The two-ship Iranian Navy group that stalked the West Coast of Africa and the Baltic Sea this summer has returned home, as leaders in Tehran pledge more international naval operations. Read More
This post has been updated with additional information from the Danish Armed Forces.
Iran’s largest warship is now in the Baltic Sea – a first for the Iranian Navy – according to photos from ship spotters provided to USNI News. Read More
Two Iranian warships are nearing the English Channel, according to satellite photographs reviewed by USNI News. The ships are thought to be headed to the Baltic Sea to represent Iran in a July 25 naval parade off the coast of St. Petersburg to commemorate the 325th anniversary of the Russian Navy. Read More
The former oil-tanker the Iranian Navy converted into a warship could be carrying millions of gallons of fuel to Venezuela in a ploy to get around U.S. sanctions, according to photos that emerged on Persian social media. Read More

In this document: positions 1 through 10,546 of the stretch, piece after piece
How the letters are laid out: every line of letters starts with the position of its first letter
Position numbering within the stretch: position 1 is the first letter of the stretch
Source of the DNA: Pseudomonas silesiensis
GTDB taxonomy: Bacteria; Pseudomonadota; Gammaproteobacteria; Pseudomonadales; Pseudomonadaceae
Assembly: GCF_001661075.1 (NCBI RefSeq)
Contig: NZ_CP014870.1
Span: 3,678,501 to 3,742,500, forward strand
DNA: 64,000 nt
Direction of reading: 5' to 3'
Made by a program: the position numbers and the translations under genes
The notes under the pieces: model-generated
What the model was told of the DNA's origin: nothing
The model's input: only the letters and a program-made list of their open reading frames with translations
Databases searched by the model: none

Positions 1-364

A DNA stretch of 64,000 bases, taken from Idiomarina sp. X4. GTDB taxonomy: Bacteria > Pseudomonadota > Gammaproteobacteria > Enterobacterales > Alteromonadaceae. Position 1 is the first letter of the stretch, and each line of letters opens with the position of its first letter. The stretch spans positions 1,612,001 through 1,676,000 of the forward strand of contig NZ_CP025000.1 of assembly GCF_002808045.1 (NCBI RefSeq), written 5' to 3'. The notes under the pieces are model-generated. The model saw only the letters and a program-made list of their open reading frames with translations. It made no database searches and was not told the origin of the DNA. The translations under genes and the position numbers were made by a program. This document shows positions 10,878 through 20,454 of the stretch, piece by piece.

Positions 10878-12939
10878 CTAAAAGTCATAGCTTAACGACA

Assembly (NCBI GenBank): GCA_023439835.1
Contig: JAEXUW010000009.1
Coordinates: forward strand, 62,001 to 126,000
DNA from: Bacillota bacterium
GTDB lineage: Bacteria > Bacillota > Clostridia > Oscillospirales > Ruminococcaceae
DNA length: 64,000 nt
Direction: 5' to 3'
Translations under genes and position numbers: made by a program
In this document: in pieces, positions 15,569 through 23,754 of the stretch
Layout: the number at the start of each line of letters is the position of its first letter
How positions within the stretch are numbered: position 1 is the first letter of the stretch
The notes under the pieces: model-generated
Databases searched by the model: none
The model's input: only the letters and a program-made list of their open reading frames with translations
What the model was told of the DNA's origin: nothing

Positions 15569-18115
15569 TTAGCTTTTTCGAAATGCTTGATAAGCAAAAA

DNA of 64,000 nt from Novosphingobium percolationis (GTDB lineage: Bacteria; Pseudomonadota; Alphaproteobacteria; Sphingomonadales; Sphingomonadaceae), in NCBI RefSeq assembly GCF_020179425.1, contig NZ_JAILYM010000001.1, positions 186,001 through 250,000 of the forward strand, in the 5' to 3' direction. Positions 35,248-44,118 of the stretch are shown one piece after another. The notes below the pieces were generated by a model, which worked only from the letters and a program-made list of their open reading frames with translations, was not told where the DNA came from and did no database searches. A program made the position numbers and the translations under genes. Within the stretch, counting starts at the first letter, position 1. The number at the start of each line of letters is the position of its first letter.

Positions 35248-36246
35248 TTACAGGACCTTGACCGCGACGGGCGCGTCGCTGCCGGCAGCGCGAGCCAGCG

New satellite images released Thursday show the sunken hull of what earlier this week was one of Iran’s largest warship, IRIS Kharg an Ol-class replenishment oiler, caught fire on the evening of June 1. Read More
This post has been updated with a statement from the Pentagon and the Iranian Foreign Ministry.
An Iranian Navy ship thought to be bound for Venezuela left its port in late April with seven high-speed missile-attack craft strapped to its deck, USNI News has learned. Read More
This post is part of a series of stories looking back at the top naval news from 2020.
Like the U.S., international navies grappled with not only the ongoing COVID-19 pandemic but regional security concerns from China’s naval expansion and operations in the Pacific to Iranian and Russian operations in the Middle East. Read More
Emblazoned with the pennant number “1” in on its superstructure, Shahid Roudaki joined the Islamic Revolutionary Guard Corps Navy (IRGCN) as its latest and most visible warship during a ceremony held in Bandar Abbas on the Strait of Hormuz on Thursday. Read More
The Red Sea forms a physical and geopolitical choke point on much of the world’s trade. At its northern end the Suez Canal constricts the flow of ships, and at the southern end the Bab el-Mandeb Strait does. Millions of barrels of oil and other critically important goods transit the Red Sea every year, much of it destined for North America and Europe. Read More